Fats Domino, Imperial 5606, 1959, #17 Pop, #22 R&B
Antoine Domino got his nickname not from his size but because his piano style reminded a bandleader he worked for of Thomas “Fats” Waller. In fact, at the time of his first hit, “The Fat Man,” Domino was relatively petite. He only grew into his nickname after he’d begun making the long string of hits that led to fame, fortune, limitless desserts, and Sansabelt trousers.
Most recording artists who have had a great number of hits have also had some misses. While some music lovers may be able to find some subpar releases on Fats Domino’s long list of hits, to me they’re all delights, almost interchangeably enjoyable. Even “Blueberry Hill,” which I’ve heard my lifetime quota of and have sung hundreds of times at senior centers—even that one I can still listen to with joy.
“I’m Gonna Be a Wheel Someday” may edge slightly above the rest of the Fats catalog. I play this record more than any of the others, and (so far) it always remains fresh. It’s one of Fats’s few in which a guitar riff plays a prominent role, and that riff is offset by repeated shouts of “Hey!” that push it along. It was written by Fats and his producer/collaborator Dave Bartholomew, along with a fellow named Roy Hayes.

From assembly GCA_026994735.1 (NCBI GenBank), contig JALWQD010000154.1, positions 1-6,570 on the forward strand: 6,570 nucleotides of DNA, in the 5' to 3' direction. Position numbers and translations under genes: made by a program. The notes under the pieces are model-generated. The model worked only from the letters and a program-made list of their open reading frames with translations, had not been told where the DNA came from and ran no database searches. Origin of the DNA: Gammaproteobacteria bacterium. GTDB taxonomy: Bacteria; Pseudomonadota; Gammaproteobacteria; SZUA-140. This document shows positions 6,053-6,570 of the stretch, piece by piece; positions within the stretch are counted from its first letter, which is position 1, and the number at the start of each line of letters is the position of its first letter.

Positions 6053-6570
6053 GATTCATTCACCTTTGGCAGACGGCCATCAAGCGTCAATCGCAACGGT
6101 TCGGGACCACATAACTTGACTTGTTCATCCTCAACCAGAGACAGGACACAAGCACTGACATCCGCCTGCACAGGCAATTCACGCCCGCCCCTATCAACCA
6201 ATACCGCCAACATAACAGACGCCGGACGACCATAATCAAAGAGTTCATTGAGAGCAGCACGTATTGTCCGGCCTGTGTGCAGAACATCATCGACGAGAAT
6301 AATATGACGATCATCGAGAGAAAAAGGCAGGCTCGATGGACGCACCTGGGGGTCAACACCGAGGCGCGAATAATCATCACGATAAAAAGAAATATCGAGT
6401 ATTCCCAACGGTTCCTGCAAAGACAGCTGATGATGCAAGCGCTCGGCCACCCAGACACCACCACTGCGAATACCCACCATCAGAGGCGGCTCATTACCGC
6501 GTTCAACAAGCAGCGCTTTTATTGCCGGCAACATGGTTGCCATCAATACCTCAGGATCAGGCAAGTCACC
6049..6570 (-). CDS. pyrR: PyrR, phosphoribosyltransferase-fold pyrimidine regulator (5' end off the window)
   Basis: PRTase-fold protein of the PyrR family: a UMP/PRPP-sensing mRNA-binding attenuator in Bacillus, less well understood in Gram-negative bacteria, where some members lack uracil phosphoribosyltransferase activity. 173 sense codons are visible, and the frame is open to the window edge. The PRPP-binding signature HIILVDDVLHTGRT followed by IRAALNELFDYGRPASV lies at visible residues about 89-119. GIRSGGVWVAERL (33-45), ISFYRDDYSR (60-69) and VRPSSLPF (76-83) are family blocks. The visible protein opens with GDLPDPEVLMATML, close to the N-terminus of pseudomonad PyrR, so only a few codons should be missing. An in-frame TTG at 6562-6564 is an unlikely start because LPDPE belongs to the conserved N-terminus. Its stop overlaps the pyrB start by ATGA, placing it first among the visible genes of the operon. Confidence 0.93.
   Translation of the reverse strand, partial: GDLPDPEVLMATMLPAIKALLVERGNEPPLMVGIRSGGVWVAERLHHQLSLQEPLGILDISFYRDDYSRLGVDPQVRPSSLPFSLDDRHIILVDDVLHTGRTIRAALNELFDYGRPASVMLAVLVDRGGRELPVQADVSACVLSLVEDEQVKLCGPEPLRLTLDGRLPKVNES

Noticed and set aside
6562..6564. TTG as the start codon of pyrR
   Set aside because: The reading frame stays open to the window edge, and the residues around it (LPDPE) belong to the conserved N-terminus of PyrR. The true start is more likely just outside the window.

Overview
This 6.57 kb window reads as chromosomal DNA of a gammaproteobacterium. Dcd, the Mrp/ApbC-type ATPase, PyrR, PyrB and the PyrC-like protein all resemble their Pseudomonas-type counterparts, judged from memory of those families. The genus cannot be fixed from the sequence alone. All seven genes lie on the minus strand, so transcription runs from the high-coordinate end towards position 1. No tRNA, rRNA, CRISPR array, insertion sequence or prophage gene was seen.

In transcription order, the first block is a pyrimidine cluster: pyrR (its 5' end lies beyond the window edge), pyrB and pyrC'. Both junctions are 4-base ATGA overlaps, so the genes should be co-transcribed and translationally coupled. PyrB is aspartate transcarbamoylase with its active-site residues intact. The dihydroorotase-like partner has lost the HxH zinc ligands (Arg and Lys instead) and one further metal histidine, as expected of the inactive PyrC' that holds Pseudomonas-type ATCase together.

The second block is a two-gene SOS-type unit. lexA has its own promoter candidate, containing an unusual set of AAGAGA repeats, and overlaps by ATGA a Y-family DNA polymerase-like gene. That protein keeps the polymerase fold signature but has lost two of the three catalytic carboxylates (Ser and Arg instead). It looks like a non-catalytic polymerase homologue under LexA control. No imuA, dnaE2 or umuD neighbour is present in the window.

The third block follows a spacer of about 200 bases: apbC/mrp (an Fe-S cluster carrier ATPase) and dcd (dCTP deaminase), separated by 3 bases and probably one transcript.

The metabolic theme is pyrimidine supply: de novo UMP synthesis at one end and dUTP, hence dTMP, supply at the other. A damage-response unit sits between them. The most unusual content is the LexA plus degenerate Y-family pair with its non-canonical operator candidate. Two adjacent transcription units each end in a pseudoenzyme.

My first exposure to Fats Domino was at my Grandma and Grandpa’s farm, where my Aunt Kay had grown up. She had a small collection of 78s, including “I Want to Walk You Home.” That 78 mesmerized me and has always been a sentimental favorite, and led me to a lifelong craving for Fats.
Incredibly, he has no fewer than three top-ten hit records with forms of the verb walk in the title. “Walkin’ to New Orleans” is very similar to “I Want to Walk You Home.” They’re both sung at a steady walkin’ pace, with Fats sounding sedate and at the same time a little coy. “I’m Walkin’” speeds things up to a sprint, or at least to the elbow-flappin’ race-walker pace. I enjoy the steppy N’Awlins feel of it, but I also like to perform a slowed down, swingy version—back to regular walkin’ speed.
That brings us back to “I’m Gonna Be a Wheel Someday.” Now Fats has abandoned the pedestrian mode altogether. He’s revved up the tempo even more, and along with the pace his tone has intensified: He’s gotten a little more boastful, almost full of himself (but not in an offensive way). And he’s not only planning to be a (big) wheel, he will have a set of wheels, and will be oblivious when he goes “rollin’ by.”
The music-related highlights of the most recent trip to NOLA my wife and I made included seeing Fats Domino’s totaled piano in a Katrina exhibit, seeing another Fats piano, restored with financial help from Sir Paul McCartney, in the U.S. Mint Building, and seeing Fats’ restored house in the Ninth Ward. Alas, that house no longer contains The Fat Man.